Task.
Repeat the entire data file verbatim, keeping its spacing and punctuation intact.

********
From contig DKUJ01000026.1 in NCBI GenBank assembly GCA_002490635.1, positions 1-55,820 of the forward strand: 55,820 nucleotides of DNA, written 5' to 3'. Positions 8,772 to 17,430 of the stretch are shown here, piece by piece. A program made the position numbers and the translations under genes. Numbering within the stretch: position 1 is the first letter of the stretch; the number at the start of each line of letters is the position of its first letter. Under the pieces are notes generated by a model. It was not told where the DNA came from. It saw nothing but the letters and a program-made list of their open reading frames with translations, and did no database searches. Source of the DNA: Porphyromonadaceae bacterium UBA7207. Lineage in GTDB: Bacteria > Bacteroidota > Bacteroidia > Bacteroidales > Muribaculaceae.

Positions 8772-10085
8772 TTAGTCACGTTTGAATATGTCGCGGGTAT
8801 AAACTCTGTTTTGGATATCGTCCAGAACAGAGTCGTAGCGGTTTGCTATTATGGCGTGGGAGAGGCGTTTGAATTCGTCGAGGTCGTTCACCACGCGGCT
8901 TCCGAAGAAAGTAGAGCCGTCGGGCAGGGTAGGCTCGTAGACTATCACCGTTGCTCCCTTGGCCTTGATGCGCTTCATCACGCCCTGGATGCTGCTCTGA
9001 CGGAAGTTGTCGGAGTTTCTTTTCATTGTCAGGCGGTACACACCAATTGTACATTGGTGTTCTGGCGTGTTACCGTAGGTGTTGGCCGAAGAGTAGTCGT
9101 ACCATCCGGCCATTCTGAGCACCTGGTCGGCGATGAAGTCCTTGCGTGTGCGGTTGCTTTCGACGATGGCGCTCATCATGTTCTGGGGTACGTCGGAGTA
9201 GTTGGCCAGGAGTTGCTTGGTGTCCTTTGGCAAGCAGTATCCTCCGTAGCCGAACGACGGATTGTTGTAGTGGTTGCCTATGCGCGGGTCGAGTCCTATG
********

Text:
From contig DKUJ01000026.1 in NCBI GenBank assembly GCA_002490635.1, positions 1-55,820 of the forward strand: 55,820 nucleotides of DNA, written 5' to 3'. Positions 8,772 to 17,430 of the stretch are shown here, piece by piece. A program made the position numbers and the translations under genes. Numbering within the stretch: position 1 is the first letter of the stretch; the number at the start of each line of letters is the position of its first letter. Under the pieces are notes generated by a model. It was not told where the DNA came from. It saw nothing but the letters and a program-made list of their open reading frames with translations, and did no database searches. Source of the DNA: Porphyromonadaceae bacterium UBA7207. Lineage in GTDB: Bacteria > Bacteroidota > Bacteroidia > Bacteroidales > Muribaculaceae.

Positions 8772-10085
8772 TTAGTCACGTTTGAATATGTCGCGGGTAT
8801 AAACTCTGTTTTGGATATCGTCCAGAACAGAGTCGTAGCGGTTTGCTATTATGGCGTGGGAGAGGCGTTTGAATTCGTCGAGGTCGTTCACCACGCGGCT
8901 TCCGAAGAAAGTAGAGCCGTCGGGCAGGGTAGGCTCGTAGACTATCACCGTTGCTCCCTTGGCCTTGATGCGCTTCATCACGCCCTGGATGCTGCTCTGA
9001 CGGAAGTTGTCGGAGTTTCTTTTCATTGTCAGGCGGTACACACCAATTGTACATTGGTGTTCTGGCGTGTTACCGTAGGTGTTGGCCGAAGAGTAGTCGT
9101 ACCATCCGGCCATTCTGAGCACCTGGTCGGCGATGAAGTCCTTGCGTGTGCGGTTGCTTTCGACGATGGCGCTCATCATGTTCTGGGGTACGTCGGAGTA
9201 GTTGGCCAGGAGTTGCTTGGTGTCCTTTGGCAAGCAGTATCCTCCGTAGCCGAACGACGGATTGTTGTAGTGGTTGCCTATGCGCGGGTCGAGTCCTATG